Is the aim of schooling, only to produce ‘university ready’ students? Is school just a conveyor belt??
If we take this logic backwards, are primary schools’ simply to prepare students for secondary school? So they are either ‘ready’ or ‘not-ready’? The Finns believe this is putting the horse before the cart. Apparently the job of secondary school is to craft an education around their students … for schools to be ‘student ready’, as it were. What a happy shift from making students ‘school-ready’.
Of course, the Finnish model is based on a belief in, and support for, early-childhood education. And they do. Sahlberg says there’s a lot of trust in their early intervention and primary schooling.
What’s so infuriating, is that we have known this secret to success for many years. Public health has ample evidence that prevention in the early years, 0 to 5, is key. That policy has neglected this, is a mystery, despite, even, Sure Start’s ‘thousand flowers blooming’. Paul Tough, writing in ‘How Children Succeed’, highlights many advantages to early intervention – especially for our newest infants. That, in 2012, some suggest this is news, is deeply worrying. This was not news in the 1970s; the message then was clear… just look at the Child Health and Development Study of Christchurch, NZ, one of many longitudinal studies starting in the 70s…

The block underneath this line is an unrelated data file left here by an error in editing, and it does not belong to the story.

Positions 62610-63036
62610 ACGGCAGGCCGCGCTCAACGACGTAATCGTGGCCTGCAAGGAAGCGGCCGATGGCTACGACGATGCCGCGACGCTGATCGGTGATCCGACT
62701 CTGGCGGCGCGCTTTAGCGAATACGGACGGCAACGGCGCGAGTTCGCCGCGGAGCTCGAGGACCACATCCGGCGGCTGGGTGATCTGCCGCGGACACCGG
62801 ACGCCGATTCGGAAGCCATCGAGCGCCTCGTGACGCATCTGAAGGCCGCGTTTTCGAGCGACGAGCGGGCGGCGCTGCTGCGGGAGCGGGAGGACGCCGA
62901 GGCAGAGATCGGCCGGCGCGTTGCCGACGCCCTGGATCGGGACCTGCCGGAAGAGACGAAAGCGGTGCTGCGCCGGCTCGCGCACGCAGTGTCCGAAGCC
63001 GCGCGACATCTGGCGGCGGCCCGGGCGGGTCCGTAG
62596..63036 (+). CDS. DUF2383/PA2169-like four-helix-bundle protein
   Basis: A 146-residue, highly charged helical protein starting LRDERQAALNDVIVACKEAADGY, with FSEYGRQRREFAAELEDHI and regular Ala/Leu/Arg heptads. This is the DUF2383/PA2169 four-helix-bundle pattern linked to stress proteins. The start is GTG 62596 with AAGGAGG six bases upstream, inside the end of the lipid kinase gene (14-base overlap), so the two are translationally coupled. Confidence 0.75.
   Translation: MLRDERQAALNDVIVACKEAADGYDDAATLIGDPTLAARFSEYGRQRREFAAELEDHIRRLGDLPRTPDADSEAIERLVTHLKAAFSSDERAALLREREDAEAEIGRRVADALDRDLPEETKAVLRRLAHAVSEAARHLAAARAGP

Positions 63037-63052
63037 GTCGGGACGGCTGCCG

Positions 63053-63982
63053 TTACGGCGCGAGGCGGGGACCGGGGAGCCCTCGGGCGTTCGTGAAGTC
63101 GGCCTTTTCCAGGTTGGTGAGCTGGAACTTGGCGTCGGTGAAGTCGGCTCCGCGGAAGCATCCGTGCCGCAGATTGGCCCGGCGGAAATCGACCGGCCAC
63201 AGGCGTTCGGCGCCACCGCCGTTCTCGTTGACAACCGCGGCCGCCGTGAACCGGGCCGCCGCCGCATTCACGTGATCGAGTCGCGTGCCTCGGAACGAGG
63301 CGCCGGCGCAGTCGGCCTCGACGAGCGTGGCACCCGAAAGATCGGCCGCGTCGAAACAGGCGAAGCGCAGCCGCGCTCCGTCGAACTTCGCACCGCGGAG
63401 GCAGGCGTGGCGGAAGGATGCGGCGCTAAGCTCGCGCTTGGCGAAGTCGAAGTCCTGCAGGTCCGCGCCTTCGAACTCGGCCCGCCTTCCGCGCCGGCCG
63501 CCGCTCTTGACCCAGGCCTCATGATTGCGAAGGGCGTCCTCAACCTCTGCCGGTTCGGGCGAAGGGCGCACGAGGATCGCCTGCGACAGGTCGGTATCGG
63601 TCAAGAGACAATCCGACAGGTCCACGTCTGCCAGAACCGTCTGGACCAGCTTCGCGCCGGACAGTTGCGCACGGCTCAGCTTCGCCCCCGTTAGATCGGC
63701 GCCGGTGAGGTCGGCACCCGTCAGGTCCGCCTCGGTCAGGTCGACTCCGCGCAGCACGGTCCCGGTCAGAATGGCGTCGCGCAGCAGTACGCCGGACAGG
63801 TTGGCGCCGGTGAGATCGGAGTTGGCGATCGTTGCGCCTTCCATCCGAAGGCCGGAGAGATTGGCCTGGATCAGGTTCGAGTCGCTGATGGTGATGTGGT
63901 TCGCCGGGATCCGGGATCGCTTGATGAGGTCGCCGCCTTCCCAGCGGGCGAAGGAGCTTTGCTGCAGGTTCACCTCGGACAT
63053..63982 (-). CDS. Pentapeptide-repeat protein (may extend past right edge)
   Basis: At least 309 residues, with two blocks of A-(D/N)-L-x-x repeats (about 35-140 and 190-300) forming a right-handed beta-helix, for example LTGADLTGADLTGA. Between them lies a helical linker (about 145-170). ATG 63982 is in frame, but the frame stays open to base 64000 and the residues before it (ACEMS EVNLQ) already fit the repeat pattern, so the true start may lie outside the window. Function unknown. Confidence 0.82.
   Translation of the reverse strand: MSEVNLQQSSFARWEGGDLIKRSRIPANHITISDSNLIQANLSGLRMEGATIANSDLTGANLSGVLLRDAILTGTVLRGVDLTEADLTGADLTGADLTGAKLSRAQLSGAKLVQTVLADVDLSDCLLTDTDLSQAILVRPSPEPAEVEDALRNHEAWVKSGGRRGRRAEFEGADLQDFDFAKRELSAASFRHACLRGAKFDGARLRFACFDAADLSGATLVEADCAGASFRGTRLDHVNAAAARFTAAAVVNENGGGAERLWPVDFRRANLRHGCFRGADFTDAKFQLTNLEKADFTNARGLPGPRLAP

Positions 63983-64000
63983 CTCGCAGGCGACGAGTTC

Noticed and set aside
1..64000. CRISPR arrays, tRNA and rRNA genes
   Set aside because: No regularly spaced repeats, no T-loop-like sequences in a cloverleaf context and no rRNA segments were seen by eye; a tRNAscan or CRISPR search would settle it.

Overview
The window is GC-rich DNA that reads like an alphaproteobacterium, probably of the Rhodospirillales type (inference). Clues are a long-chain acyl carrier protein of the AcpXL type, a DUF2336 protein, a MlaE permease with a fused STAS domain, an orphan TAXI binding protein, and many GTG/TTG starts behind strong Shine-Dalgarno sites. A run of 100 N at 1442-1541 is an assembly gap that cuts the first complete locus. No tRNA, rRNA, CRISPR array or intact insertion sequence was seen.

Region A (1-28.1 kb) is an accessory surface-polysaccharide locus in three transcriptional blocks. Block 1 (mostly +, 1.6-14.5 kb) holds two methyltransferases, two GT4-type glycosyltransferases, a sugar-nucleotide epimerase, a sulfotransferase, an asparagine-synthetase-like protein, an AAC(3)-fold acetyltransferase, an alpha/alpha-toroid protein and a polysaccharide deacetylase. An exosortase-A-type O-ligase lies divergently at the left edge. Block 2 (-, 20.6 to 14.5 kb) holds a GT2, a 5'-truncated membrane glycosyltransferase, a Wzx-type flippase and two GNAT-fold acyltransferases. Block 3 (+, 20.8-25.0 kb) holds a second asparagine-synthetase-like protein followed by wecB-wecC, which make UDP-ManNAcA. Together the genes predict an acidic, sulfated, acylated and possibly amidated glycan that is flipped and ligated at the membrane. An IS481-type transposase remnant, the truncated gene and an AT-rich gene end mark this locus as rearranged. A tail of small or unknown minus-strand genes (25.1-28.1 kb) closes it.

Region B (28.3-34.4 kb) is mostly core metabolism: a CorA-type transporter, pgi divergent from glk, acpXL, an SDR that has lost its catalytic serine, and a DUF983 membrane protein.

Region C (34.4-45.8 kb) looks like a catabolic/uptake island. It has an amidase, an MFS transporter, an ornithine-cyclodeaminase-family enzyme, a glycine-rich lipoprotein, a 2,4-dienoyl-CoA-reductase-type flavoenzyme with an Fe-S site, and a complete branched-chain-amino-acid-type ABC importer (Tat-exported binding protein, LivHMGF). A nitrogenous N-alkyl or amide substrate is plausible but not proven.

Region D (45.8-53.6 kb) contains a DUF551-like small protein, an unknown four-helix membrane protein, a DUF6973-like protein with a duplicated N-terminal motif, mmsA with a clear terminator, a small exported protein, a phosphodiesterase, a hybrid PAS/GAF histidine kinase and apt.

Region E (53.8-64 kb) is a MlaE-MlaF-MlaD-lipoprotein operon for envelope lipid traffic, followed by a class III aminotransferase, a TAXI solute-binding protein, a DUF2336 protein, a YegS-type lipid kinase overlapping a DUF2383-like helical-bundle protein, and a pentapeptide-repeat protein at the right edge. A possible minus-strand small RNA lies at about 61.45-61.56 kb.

Finally, current politicians talk of little else than early years education – this has to be very welcome. Let’s hope this is a genuine shift in policy thinking that keeps it’s eyes on the needs of children and not universities.
Perhaps universities themselves can help – why not scrap our outdated system of admission to the elite institutions? Moving to portfolio assessment, would certainly offer a holistic view of applicants and disbar those who know how to game the exams system.